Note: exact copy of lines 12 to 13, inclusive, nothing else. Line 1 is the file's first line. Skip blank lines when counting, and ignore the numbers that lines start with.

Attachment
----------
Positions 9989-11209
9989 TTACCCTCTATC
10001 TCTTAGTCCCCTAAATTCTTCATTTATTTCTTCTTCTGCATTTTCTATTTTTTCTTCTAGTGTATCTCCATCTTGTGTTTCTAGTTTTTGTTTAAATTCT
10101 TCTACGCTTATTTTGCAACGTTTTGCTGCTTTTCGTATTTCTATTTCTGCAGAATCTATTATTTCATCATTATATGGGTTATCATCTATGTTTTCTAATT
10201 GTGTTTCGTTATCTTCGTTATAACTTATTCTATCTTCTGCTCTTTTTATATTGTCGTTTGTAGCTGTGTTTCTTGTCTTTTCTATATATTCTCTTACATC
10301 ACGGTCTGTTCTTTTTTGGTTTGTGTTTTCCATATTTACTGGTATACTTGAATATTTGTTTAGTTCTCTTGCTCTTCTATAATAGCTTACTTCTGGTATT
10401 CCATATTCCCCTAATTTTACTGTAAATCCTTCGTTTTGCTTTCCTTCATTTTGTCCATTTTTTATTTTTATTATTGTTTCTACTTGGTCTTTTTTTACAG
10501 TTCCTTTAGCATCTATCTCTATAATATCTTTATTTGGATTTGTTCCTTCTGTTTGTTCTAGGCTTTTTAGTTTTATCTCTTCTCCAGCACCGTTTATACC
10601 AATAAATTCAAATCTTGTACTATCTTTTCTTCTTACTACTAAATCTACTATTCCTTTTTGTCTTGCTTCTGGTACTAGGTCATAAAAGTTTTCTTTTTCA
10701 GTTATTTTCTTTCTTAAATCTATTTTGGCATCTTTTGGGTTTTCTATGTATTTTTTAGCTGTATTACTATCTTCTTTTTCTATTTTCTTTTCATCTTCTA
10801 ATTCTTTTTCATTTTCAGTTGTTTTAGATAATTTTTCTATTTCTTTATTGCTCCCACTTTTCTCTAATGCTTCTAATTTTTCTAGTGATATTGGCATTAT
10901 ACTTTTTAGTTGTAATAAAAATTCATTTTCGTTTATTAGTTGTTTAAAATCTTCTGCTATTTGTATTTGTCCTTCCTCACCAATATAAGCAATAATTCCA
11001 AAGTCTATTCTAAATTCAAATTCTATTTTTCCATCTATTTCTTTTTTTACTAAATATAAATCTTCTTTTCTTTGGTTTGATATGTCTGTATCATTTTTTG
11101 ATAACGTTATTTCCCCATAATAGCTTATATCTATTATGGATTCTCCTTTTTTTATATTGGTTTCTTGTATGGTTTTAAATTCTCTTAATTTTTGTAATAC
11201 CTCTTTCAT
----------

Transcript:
10901 ACTTTTTAGTTGTAATAAAAATTCATTTTCGTTTATTAGTTGTTTAAAATCTTCTGCTATTTGTATTTGTCCTTCCTCACCAATATAAGCAATAATTCCA
11001 AAGTCTATTCTAAATTCAAATTCTATTTTTCCATCTATTTCTTTTTTTACTAAATATAAATCTTCTTTTCTTTGGTTTGATATGTCTGTATCATTTTTTG